NYC Re/Mixed Media Festival 2010: Paying it forward

Re/Mixed NYC 2010

A new film festival is starting up in New York City, and it's friendly to Free Culture:

"The Re/Mixed Media Festival celebrates remix as a legitimate, responsible form of visual art by bringing together filmmakers, video remixers and mashup artists to display their works publicly. The festival will be held in Brooklyn, NY in May of 2010... We are currently soliciting films that utilize remix/mashup techniques, and that are under 10 minutes in length. Additionally, your film should comply with the following guidelines:

  1. Remix does not mean stealing someone else's work and claiming it as your own, but using it to create a work that is substantially different from the appropriated work, even if it depends heavily on it.
  2. The materials used in the remix should be either owned by the artist, granted permission from use from the creator, licensed under a creative commons license which allows such use, in the public domain, or fall within the parameters of the Fair Use doctrine of U.S. Copyright Law.
  3. Attribution for works used will be given where required.
  4. To be considered for the festival, submitted works must be freely redistributable, except as limited by source material restrictions.

(Emphasis added.)

It's very encouraging to see point 4! That's "freely" as in "freedom", if my brief conversation about it with with Tom Tenney, one of the organizers of the festival, is any guide. It's great that the festival is ensuring that the works they show be freely useable by others — remix artists, of all people, understand the importance of this. And as the Sita Distribution Project is showing, being pro-sharing can actually help the artists economically.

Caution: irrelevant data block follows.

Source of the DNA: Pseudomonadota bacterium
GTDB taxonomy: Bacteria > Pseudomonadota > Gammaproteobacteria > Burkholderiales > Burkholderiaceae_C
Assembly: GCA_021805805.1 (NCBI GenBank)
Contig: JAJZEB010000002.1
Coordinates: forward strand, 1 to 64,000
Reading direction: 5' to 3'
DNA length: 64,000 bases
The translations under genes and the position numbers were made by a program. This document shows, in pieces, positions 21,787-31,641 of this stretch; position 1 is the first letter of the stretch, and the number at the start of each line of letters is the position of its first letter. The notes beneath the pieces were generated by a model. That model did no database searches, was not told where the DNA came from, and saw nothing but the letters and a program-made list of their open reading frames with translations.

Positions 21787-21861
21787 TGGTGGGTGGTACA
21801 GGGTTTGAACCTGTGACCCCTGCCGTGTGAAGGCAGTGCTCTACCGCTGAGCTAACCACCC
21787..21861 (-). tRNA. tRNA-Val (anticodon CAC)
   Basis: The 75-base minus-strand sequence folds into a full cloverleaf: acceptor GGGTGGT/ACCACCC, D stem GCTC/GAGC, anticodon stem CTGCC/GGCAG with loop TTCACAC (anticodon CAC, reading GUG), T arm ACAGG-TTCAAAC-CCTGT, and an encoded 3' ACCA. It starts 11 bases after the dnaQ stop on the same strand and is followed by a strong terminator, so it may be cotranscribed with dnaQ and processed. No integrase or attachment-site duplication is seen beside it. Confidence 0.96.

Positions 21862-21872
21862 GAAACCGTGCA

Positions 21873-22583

Sketching is copying; copying is stealing. Coming soon: no breathing.


This may be old news for art students, but for the rest of us it's still kind of amazing to see cultural institutions like museums buying into the "copying is stealing" myth by prohibiting sketching.

In some cases, the copying restrictions are imposed by a lender — it would be interesting to know how often the lender imposes restrictions on works that are not under copyright, or that would not otherwise be restricted.

Nina Paley collected some examples after the jump. Know any others?

EFF "Hall of Shame" Highlights Copyright Used as Censorship

EFF Hall of Shame   censorship

The Electronic Frontier Foundation has just unveiled their Takedown Hall of Shame, which highlights examples of copyright law being used to suppress political commentary and creative expression. Many of the examples involve abuses of the Digital Millenium Copyright Act (DMCA), whose takedown provisions encourage Internet hosting companies to remove content on the mere assertion of infringement by a copyright holder.

The EFF's list focuses on corporate takedown notices, but it's important to understand that it's not only corporations that suppress speech via copyright law. The copyright monopoly system encourages people to do it to each other too; we've collected some examples of that.

So what's the solution?

The real solution is radical reform of copyright law (there are plenty of alternatives). But even without that, there's still an easy solution: fix the DMCA to have a penalty for delivering improper takedown notices. Say, a penalty of five years off the copyright term of the covered work, for each wrong notice sent about that work. Content monopolists would start being a lot more careful if they had something to lose when they get a takedown notice wrong.


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